This week I am noting an “Uphill from Here” podcast I was featured in, a text I have read and something I have watched. For the podcast, which “puts two fingers up at the people who told us it was all “down-hill” from the age of twenty-one”, I was invited by two amazing young women, Cat and Amy, to talk about body image and sexualisation. I am not an expert in either of those subjects, but I am an expert in movement, dance and the process of objectification in performance. Thus, I angle my writing from this perspective. Below is the letter and a link to the podcast.

I want to talk to you about sexualisation of the body, body image and their roles in how I experience my own subjectivity, or, in other words, my self. I speak to you from a position of personal experience and self-observation within a movement practice that is often perceived as self (sexually)-objectifying behaviour and thus negatively adding towards my body image. This practice is pole dance. You will notice I used the word perceive. Perception is an interesting point of discussion when it comes to pole dance because what is displayed historically and or in current popular media is often not the reality. Particularly when it comes to body image and sexualisation. So, without sounding too much like I am about to present my thesis to you, I want to offer you two points to consider when looking at these themes in relation to pole dance and or erotic dance.

Dancing in a provocative way, or with erotic intention, is often criticized as disembodied activity that is purposely carried out to please the gaze of the onlooker (usually men). To suggest my movement, whether visually sexually suggestive or not, exists only to please the onlooker, is very problematic in many ways. Firstly, it suggests that I experience no physical sensation and or enjoyment during my ‘performance’. Secondly, it disregards the fact that the movement can be used to create a deeper connection between mind and body. Thirdly, it indicates that women cannot experience something sensual without them having to internalise the gaze of a man. Fourthly, relative to the last point, it suggests that all women who dance in an erotic way, without or without a pole, are heterosexual. Which is not the case for me and a lot of other women I know.

Body Image
Before I committed my life dance, I could not see my physical or psychological strength. The image I had of my body was never good enough as I was always trying to meet impossible societal standards of how an “insert age” girl / woman was supposed to look and act like. This was met with many self-destructive behaviours. However, when I committed to a movement practice (dance) that requires discipline, focus and determination I began to see a psychological shift that was clearly reframing my thinking. I allowed myself to feel the power of my body and its capacity to make choices for me, as opposed to only using my body, a body that was groomed and carefully crafted, to satisfy the gaze of others. When I say my body makes choices for me, I intend to express how I use the images of my body to tell me more about myself. I do not profess that I have no issues with body image, I am saying that I have methods of dealing with them that are very effective in my journey to self-knowing. I use this as a direct argument towards anyone who suggests that pole dance damages body image in women.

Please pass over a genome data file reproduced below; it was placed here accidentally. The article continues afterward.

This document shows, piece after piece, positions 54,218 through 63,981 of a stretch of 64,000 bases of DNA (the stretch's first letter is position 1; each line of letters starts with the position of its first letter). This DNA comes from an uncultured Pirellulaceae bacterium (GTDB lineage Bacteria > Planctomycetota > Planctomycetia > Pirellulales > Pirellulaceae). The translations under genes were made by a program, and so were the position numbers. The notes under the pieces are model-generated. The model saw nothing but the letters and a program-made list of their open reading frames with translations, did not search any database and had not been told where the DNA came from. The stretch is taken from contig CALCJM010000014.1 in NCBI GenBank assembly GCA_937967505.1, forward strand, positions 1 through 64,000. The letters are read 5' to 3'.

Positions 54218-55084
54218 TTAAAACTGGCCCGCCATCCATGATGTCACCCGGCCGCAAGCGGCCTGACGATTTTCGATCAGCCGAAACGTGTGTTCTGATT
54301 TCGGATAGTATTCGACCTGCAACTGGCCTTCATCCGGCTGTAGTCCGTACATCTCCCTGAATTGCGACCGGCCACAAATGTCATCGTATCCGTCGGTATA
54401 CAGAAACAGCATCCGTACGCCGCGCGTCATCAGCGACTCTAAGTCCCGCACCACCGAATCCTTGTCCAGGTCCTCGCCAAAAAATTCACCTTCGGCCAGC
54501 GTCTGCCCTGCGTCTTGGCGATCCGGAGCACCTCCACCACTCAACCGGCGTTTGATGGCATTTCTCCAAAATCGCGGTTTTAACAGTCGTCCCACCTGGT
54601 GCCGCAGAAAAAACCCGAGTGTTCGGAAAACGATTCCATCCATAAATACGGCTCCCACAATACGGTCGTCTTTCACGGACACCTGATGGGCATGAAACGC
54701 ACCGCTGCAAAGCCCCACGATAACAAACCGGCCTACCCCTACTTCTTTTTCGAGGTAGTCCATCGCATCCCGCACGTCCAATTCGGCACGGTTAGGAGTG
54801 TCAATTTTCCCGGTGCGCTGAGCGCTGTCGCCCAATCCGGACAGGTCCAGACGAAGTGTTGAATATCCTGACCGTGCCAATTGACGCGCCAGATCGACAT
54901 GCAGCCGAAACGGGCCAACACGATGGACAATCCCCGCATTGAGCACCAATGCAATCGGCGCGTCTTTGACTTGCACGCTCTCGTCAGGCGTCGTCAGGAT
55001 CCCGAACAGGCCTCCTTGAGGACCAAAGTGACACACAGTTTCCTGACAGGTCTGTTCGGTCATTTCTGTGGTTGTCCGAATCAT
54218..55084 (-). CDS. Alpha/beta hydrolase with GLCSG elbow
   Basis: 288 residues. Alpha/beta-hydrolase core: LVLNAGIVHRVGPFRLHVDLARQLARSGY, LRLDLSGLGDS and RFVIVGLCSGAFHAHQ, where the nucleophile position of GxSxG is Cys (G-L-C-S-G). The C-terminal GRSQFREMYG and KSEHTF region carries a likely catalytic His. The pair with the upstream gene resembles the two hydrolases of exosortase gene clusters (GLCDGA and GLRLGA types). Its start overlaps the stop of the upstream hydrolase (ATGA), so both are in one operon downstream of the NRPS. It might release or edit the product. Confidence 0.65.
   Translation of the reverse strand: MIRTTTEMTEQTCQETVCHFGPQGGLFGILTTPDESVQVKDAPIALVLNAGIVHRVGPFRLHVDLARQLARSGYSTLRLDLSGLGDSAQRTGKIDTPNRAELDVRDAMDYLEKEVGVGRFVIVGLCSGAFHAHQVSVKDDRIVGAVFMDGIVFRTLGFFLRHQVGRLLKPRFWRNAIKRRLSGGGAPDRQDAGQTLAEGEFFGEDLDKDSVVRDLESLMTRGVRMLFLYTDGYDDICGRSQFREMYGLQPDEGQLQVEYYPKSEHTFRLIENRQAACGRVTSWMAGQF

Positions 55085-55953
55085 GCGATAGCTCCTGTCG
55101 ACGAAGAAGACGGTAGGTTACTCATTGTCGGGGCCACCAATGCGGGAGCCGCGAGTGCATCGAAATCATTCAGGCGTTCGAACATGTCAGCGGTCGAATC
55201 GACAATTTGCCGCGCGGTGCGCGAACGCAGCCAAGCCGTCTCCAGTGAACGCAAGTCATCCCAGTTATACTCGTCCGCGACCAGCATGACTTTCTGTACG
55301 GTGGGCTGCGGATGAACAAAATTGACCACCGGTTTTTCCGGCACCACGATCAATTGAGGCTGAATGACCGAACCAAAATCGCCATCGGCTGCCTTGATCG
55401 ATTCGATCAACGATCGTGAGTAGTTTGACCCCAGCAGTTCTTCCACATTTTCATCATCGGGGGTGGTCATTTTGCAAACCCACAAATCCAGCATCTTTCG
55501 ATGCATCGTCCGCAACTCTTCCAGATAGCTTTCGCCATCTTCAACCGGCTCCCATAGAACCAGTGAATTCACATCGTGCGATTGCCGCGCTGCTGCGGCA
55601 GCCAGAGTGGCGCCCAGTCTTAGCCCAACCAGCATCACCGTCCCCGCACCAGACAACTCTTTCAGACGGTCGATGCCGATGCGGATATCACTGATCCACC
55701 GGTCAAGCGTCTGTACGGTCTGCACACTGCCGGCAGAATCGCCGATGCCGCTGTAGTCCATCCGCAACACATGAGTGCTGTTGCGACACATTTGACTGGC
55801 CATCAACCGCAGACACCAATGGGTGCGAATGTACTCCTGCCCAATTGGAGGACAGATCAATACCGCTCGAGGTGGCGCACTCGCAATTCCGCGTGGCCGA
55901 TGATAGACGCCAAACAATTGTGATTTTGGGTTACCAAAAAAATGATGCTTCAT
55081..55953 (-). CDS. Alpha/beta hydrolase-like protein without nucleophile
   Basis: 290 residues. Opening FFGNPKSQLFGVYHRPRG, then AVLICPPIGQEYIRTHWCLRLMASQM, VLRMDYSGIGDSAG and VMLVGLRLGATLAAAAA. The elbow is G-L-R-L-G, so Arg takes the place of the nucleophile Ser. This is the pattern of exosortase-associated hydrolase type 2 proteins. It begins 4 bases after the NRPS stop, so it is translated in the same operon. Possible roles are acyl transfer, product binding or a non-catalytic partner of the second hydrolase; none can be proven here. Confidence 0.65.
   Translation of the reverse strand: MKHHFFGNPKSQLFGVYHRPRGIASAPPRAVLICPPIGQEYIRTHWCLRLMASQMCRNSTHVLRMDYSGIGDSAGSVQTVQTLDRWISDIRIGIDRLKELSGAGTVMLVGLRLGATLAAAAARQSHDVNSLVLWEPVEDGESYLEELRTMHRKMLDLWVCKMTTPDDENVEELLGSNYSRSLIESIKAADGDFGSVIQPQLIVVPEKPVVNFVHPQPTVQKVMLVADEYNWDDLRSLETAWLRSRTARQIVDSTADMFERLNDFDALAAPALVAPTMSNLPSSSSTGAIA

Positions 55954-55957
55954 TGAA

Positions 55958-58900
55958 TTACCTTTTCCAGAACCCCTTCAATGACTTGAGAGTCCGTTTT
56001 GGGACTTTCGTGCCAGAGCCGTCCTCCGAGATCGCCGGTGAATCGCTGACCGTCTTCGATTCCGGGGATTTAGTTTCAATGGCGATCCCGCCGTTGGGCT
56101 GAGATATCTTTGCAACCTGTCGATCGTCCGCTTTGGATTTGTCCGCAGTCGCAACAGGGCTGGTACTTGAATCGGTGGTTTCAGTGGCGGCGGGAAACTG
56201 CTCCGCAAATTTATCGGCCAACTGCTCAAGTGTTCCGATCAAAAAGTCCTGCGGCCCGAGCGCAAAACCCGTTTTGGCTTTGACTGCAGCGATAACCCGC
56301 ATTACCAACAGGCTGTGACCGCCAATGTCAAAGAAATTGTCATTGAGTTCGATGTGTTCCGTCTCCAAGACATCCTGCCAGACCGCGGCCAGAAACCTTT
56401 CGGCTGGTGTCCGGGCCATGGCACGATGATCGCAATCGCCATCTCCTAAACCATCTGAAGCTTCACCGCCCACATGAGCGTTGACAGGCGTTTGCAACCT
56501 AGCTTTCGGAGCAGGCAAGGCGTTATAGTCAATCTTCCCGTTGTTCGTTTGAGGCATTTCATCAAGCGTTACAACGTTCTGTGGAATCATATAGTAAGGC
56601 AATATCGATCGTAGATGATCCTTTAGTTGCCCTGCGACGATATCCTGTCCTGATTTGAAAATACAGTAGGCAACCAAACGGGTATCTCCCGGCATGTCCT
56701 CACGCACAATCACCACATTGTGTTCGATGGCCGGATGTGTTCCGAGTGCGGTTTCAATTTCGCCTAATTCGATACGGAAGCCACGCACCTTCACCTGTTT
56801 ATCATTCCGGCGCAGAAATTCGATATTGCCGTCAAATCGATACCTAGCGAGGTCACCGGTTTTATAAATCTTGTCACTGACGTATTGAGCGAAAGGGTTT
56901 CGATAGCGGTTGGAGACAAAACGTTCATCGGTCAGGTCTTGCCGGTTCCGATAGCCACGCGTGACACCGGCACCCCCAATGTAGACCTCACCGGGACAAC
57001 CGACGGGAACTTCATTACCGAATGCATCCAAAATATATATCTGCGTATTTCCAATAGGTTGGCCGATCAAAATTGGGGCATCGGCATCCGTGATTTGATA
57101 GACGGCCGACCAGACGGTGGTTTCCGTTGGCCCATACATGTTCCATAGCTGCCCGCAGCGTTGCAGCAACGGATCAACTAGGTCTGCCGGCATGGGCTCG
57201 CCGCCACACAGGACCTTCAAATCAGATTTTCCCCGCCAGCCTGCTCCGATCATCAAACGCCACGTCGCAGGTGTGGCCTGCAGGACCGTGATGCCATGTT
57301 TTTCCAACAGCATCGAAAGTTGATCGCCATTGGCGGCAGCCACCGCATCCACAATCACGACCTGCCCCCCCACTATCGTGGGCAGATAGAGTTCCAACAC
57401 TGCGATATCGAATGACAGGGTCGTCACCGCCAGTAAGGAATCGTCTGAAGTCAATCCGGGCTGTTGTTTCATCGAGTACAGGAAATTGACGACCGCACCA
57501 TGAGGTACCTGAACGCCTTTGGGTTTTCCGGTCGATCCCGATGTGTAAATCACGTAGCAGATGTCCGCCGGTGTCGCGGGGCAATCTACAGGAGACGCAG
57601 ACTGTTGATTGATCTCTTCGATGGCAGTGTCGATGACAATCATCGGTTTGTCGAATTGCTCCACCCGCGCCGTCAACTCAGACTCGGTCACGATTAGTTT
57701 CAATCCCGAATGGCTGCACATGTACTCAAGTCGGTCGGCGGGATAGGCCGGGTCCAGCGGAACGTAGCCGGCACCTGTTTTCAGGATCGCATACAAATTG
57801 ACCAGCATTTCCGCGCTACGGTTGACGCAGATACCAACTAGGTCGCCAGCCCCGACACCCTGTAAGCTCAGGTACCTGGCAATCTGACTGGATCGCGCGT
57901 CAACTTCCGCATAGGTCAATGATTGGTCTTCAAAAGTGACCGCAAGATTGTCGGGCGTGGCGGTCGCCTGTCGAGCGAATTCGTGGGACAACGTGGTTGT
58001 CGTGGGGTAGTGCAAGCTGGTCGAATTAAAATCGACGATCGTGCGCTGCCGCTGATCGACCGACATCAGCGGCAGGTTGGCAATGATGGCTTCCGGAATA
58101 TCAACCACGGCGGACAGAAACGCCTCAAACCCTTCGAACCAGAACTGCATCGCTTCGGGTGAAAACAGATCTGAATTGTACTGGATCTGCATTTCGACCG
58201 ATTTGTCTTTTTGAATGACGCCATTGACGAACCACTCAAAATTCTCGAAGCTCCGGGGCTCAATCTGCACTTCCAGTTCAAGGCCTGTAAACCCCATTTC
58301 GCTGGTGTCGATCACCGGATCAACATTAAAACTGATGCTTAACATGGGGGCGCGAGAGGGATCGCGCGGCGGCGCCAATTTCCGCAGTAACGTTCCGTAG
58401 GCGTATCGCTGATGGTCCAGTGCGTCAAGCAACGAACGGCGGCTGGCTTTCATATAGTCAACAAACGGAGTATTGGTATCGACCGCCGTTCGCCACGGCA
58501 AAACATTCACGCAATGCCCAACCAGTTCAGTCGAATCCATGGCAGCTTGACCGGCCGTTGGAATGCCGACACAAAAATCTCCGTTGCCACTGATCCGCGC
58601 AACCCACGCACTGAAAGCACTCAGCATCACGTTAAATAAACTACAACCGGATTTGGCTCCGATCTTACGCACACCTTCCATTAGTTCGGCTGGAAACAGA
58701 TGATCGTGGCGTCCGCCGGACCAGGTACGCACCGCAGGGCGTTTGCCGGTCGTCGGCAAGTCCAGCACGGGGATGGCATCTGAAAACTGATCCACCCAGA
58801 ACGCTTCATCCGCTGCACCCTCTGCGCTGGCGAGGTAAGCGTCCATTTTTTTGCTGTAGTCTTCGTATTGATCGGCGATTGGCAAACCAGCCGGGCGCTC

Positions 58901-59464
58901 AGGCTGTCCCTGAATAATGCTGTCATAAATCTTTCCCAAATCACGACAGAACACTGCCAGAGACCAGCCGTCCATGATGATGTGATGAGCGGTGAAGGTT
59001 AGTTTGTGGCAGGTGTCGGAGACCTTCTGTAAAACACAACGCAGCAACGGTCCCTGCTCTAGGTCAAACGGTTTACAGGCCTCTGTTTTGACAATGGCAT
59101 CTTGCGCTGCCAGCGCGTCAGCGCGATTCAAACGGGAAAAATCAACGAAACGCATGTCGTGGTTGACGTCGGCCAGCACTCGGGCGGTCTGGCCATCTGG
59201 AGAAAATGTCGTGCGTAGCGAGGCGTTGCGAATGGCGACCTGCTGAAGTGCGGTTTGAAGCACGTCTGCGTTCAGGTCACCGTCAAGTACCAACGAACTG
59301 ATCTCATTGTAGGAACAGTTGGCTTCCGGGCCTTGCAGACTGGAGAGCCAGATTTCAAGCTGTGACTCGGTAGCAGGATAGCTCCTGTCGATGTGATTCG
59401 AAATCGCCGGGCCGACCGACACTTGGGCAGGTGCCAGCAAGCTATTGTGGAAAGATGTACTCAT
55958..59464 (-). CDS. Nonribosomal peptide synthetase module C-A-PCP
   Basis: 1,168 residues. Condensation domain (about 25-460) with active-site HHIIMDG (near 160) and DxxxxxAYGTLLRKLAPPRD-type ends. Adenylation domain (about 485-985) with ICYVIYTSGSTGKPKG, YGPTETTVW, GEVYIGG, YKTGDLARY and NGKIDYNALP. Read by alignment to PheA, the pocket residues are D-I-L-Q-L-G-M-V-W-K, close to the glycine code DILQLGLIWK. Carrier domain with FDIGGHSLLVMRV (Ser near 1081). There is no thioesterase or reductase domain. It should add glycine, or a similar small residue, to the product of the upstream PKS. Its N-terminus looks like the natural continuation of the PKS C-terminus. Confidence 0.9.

I have a long history of and a lot to say about objectification, sexualisation and body image so it is quite tough to address these subjects in such a short space. However, if I were to offer some advice to you in terms of protecting yourself against the harms of sexualisation and negative body image it would be this… Resist acquiescing to the gaze of others, and instead, look inside yourself. Dig deep enough to feel what you want and know WHY you want it. Explore movement and or other elements of sexualised femininity not only with an anticipation of external gaze (the audience or general society), but for the experience and pleasures that it offers you during the process. Create the terms and condition of your body and make sure you keep them close by.

Check out the full podcast from Cat and Amy here…

Something I have read (Bacon & Migdelow, 2010) 

Briefly touching on dialogues surrounding practice as research, this paper offers insight into ‘choreographic labs’ as a means “of embodied knowing and the processes of speaking ‘from’ rather than ‘about’ movement” (p.4). Specifically, it aims to make visible the epistemologies of practice and theory combined to unravel the notion of embodied knowledge, removing the common duality between body and theory. In dance then, it is understood that the body produces the knowledge, then, once read by the expertise of the practitioner, the practitioner is then able to theorize about this form of knowing. The process of theorizing takes place through critical, reflective, and reflexive thinking; how we know what we know and brings forward what we do know. Relevant to theorizing about knowledge produced through the body, the authors offer insight into the difficulties of speaking through the body in that movers can sometimes fall into traps of expectation whereby the emphasis is on the mover moving. One can combat this by moving and writing from a place of experience rather than about experience. Writing and moving goes back to what I said above about knowing yourself through movement.

Something I have watched

I’m Thinking About Ending Things. This film, written and directed by Oscar-winning screenwriter Charlie Kaufman, is a bit of a mind fuck to the point where you are saying “wtf is happening” most of the way through. To avoid spoilers, I will not write much more about it, but just prepare for its meditation on ever shifting human attributes.

Rowena x

I will be back with more notes next week, but in the meantime, you can see my daily updates by following me on Instagram, Twitter or Facebook